It is common to see benefit repayment provisions in employment contracts and sale and purchase agreements. These provisions are usually designed to encourage the employee’s continued employment in return for some form of financial or other benefit provided by the employer. As a general rule, repayment provisions should not be so harsh that they amount to a penalty but otherwise it is not easy to challenge a repayment clause, unless it could be said to be a restraint of trade. A recent High Court case (20:20 London Limited v Peter Riley) has suggested that consideration needs to be given to the disincentive effect of any repayment provision. If it is strong enough to deter an employee from terminating their employment, it may amount to an unlawful restraint of trade and so be judged by the stricter standards applied to such clauses.

The facts

Mr Riley, a high-flying digital marketing entrepreneur, wanted to improve the prospects of his own company by securing a deal with a much larger agency, Digital Marketing Group (DMG). On 11 December 2009, Mr Riley agreed to sell his business to 20:20 London Limited (20:20), a subsidiary of DMG. As part of the deal, £1.5 million in cash consideration was paid into an Escrow Account to cover Mr Riley’s potential liabilities to creditors (the Retention Fund). Under the terms of the SPA, Mr Riley was entitled to the balance of the Retention Fund provided he remained employed by 20:20 for more than three years, or his employment was terminated within this period as a “good leaver”. A “good leaver” meant incapacity to work, death, change of role, or unfair dismissal. A “bad leaver” meant anything other than a “good leaver”. Mr Riley simultaneously entered into a service agreement with 20:20.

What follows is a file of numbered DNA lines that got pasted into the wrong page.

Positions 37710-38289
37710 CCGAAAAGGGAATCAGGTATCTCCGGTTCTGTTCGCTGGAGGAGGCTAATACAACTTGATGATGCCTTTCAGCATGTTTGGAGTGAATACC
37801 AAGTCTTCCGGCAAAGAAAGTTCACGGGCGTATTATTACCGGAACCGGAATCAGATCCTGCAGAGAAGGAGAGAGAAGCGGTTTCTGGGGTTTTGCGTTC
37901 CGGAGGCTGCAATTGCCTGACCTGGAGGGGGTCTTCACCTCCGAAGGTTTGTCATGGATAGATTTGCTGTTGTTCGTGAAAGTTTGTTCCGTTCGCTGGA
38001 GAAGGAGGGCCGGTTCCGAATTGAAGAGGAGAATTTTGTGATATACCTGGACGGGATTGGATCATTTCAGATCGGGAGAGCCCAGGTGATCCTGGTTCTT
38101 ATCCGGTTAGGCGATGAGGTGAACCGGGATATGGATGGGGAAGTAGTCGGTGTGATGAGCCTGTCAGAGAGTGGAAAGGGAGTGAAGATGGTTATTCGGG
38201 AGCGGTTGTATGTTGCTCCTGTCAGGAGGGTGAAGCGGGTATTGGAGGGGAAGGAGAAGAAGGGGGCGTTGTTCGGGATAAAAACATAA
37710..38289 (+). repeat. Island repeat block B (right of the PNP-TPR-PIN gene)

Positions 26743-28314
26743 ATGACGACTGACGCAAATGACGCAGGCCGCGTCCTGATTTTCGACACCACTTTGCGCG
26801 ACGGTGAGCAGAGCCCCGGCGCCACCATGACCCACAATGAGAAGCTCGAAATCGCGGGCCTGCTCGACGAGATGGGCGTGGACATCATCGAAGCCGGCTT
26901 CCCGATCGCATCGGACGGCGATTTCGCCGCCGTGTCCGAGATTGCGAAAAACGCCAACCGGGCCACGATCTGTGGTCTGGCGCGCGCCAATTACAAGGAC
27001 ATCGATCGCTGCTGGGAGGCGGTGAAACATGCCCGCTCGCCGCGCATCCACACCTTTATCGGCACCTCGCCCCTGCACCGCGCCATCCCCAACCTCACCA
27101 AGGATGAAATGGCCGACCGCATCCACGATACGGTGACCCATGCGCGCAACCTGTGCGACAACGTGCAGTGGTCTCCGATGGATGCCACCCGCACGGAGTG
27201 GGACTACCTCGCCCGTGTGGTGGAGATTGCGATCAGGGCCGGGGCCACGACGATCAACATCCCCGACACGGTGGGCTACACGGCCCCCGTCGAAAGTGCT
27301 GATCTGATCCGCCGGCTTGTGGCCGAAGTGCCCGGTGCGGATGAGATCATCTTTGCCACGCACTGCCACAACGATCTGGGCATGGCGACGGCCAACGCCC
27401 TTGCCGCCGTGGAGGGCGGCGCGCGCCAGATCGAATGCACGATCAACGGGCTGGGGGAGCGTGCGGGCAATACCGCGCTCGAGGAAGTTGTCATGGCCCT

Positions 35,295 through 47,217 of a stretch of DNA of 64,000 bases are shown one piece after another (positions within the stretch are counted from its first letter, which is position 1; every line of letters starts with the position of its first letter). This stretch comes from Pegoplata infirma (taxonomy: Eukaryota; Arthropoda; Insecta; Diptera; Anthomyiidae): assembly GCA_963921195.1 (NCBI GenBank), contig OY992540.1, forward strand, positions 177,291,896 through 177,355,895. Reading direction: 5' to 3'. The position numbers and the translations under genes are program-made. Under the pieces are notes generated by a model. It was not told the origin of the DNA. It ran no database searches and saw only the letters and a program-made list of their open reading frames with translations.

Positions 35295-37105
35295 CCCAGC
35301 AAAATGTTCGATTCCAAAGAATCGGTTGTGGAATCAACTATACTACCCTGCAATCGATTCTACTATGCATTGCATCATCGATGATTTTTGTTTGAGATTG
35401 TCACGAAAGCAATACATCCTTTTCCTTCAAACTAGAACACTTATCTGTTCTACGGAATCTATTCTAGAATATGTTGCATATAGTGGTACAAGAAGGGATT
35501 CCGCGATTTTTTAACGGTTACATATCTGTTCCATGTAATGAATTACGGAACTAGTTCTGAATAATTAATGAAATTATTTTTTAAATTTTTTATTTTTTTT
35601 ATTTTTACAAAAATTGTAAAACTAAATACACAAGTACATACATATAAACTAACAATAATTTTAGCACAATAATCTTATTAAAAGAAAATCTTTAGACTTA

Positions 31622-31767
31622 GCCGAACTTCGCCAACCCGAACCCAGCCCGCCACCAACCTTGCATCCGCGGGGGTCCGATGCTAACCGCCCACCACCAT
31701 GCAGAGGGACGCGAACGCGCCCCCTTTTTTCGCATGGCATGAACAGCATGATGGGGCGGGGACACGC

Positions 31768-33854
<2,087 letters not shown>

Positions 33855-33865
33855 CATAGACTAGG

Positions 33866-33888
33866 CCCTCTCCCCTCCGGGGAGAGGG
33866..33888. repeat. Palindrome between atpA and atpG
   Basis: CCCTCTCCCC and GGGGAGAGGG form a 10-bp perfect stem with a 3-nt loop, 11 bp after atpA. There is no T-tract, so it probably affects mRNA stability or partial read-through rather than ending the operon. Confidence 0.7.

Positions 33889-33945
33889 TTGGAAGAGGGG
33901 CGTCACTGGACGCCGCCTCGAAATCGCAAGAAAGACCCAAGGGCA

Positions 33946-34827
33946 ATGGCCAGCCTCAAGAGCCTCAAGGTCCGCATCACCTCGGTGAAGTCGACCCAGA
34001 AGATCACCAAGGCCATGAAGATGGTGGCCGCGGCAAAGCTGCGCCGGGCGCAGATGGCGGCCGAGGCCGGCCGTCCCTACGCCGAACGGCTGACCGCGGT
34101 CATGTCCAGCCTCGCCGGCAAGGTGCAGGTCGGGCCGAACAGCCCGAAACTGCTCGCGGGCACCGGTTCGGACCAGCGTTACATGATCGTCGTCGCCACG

In August 2011, Mr Riley was made redundant. He lodged a claim for unfair dismissal in the Employment Tribunal. 20:20 retaliated by suing for the repayment of the Escrow. In the High Court Mr Riley alleged that the obligation to repay such a substantial sum was so strong a disincentive to terminating his employment that it constituted a block on his ability to leave and work elsewhere (in other words, he alleged it was an unlawful restraint of trade). The fact that Mr Riley did not resign but was made redundant was irrelevant, he claimed. He raised a number of other potential defences too, but these were all rejected by the judge.

The decision